Metal statues like those found among this Ancient Roman cargo are rare finds in the world of archaeology because such items were “always melted down and recycled in antiquity.”

Among the less artistic finds were fragments of jars that were used for drinking water by the crew, remains of wooden anchors, and “items that were used in the construction and running of the sailing vessel.”

They also uncovered two metallic lumps that turned out to be hunks of thousands of coins fused together and shaped like the pottery vessel they were transported in 1,600 years ago. The lumps weighed about 40 pounds and featured the images of Constantine the Great and of Licinius.

Emperor Constantine ruled the eastern half of the Roman empire and came to be known as Constantine the Great. Licinius was his rival and ruled the eastern part of the Empire. These two men co-authored an edict that officially tolerated Christianity within the Ancient Roman empire. Licinius eventually submitted to Constantine after the Battle of Chrysopolis in 324 AD.

According to the IAA, the Ancient Roman cargo reflect a period of “economic and commercial stability in the wake of the stability of the Roman Empire,” during in which “Christianity was on its way to becoming the official religion,” Agence France Press added.

Source: inquisitr. 17 May 2016

OSHA updates National Emphasis Program on shipbreaking:

Washington – OSHA has updated its National Emphasis Program on shipbreaking operations as part of a Memorandum of Agreement with several federal agencies.

Along with the Department of the Navy, the U.S. Maritime Administration and the Environmental Protection Agency, OSHA agreed in 2015 to work together on safety and health inspections of government vessels that are being recycled. The NEP also focuses on reducing injuries and illnesses among Spanish-speaking workers, who are employed in high numbers in the shipbreaking industry.

The updated NEP replaces one issued in 2010, and will remain in effect until canceled or superseded by another instruction.

Source: safety and health magazine. 19 April 2016

Photos: From Ship to Scrap

With unsustainably low shipping rates and overcapacity, vessel owners are sending ships to scrap yards, such as the one in Alang, India.

Beached ships await recycling at Alang, India, site of one of the world’s largest ship-scrapping operations.
Beached ships await recycling at Alang, India, site of one of the world’s largest ship-scrapping operations. KARAN DEEP SINGH/THE WALL STREET JOURNAL


A worker cuts through metal at a ship-breaking operation in Alang.
A worker cuts through metal at a ship-breaking operation in Alang. KARAN DEEP SINGH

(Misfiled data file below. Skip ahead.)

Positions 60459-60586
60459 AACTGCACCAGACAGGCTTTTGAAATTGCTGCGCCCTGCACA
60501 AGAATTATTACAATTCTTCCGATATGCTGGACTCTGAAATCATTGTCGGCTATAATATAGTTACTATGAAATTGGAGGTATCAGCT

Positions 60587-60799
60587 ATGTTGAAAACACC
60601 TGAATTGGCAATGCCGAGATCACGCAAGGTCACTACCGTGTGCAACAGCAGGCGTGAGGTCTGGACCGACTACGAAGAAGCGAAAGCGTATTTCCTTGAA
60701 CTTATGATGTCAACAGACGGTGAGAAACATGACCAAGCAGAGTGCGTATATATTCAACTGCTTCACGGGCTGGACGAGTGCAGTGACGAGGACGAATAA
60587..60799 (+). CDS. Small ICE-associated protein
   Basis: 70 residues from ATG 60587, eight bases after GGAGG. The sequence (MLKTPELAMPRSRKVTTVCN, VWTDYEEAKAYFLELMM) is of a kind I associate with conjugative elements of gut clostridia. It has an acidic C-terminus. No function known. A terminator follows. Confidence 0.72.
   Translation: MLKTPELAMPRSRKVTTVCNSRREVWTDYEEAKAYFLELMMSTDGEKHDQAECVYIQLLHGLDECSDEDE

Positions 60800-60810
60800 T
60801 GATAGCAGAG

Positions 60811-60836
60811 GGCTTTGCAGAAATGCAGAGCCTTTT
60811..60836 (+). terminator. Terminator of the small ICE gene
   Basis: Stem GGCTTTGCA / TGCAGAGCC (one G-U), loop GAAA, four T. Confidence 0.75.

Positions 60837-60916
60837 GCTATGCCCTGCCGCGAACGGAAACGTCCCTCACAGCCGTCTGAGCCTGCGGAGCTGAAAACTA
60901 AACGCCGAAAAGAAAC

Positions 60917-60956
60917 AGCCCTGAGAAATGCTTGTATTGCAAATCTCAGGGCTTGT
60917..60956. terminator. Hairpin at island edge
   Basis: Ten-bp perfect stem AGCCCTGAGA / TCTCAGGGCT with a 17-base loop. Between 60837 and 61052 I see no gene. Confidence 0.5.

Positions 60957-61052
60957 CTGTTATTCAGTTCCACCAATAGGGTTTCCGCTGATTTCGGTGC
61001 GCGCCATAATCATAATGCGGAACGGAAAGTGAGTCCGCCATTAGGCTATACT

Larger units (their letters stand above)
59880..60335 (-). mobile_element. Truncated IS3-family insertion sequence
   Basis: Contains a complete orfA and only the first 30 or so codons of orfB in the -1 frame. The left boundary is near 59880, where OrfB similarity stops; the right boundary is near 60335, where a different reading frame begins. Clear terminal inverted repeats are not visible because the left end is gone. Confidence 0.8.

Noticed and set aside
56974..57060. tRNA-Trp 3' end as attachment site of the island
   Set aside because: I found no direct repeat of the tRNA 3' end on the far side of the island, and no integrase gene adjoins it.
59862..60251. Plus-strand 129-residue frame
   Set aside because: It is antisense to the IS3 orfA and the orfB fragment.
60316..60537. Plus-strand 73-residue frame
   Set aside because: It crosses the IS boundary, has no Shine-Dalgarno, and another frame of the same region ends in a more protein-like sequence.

Workers pull a metal rope attached to the M.V. King David, a bulk carrier that used to carry iron ore from Australia to China.
Workers pull a metal rope attached to the M.V. King David, a bulk carrier that used to carry iron ore from Australia to China. KARAN DEEP SINGH/THE WALL STREET JOURNAL 
A worker cuts metal away from a ship at Alang.
Workers pull a metal rope attached to the M.V. King David, a bulk carrier that used to carry iron ore from Australia to China. 

About 1,000 ships that have the combined capacity to haul 52 million metric tons of cargo—about the weight of 142 Empire State Buildings—will be dragged onto beaches, cut into pieces and sold for scrap metal this year.
About 1,000 ships that have the combined capacity to haul 52 million metric tons of cargo—about the weight of 142 Empire State Buildings—will be dragged onto beaches, cut into pieces and sold for scrap metal this year. KARAN DEEP SINGH The last portion of the bulk carrier M.V. King David, sits beached for scrap. 
The last portion of the bulk carrier M.V. King David, sits beached for scrap.
The last portion of the bulk carrier M.V. King David, sits beached for scrap.
The global economic slowdown is putting shipping through its most bruising period since the 2008 financial crisis.
The global economic slowdown is putting shipping through its most bruising period since the 2008 financial crisis.

The typical age for recycling a ship is 30 years. This year the average age of ships getting scrapped is about 15 years, says Anil Sharma, president and chief executive of U.S.-based Global Marketing Systems, the world’s largest cash buyer of ships for recycling.
The typical age for recycling a ship is 30 years. This year the average age of ships getting scrapped is about 15 years, says Anil Sharma, president and chief executive of U.S.-based Global Marketing Systems, the world’s largest cash buyer of ships for recycling
In the past, recycling a ship typically generated about one-quarter of the price of a new vessel of the same type and size. But owners say a sharp drop in the price of steel has cut the rate of return to an average of 10% to 15% of the price of a new ship.
In the past, recycling a ship typically generated about one-quarter of the price of a new vessel of the same type and size. But owners say a sharp drop in the price of steel has cut the rate of return to an average of 10% to 15% of the price of a new ship.
Source: wall street journal. 14 August 2016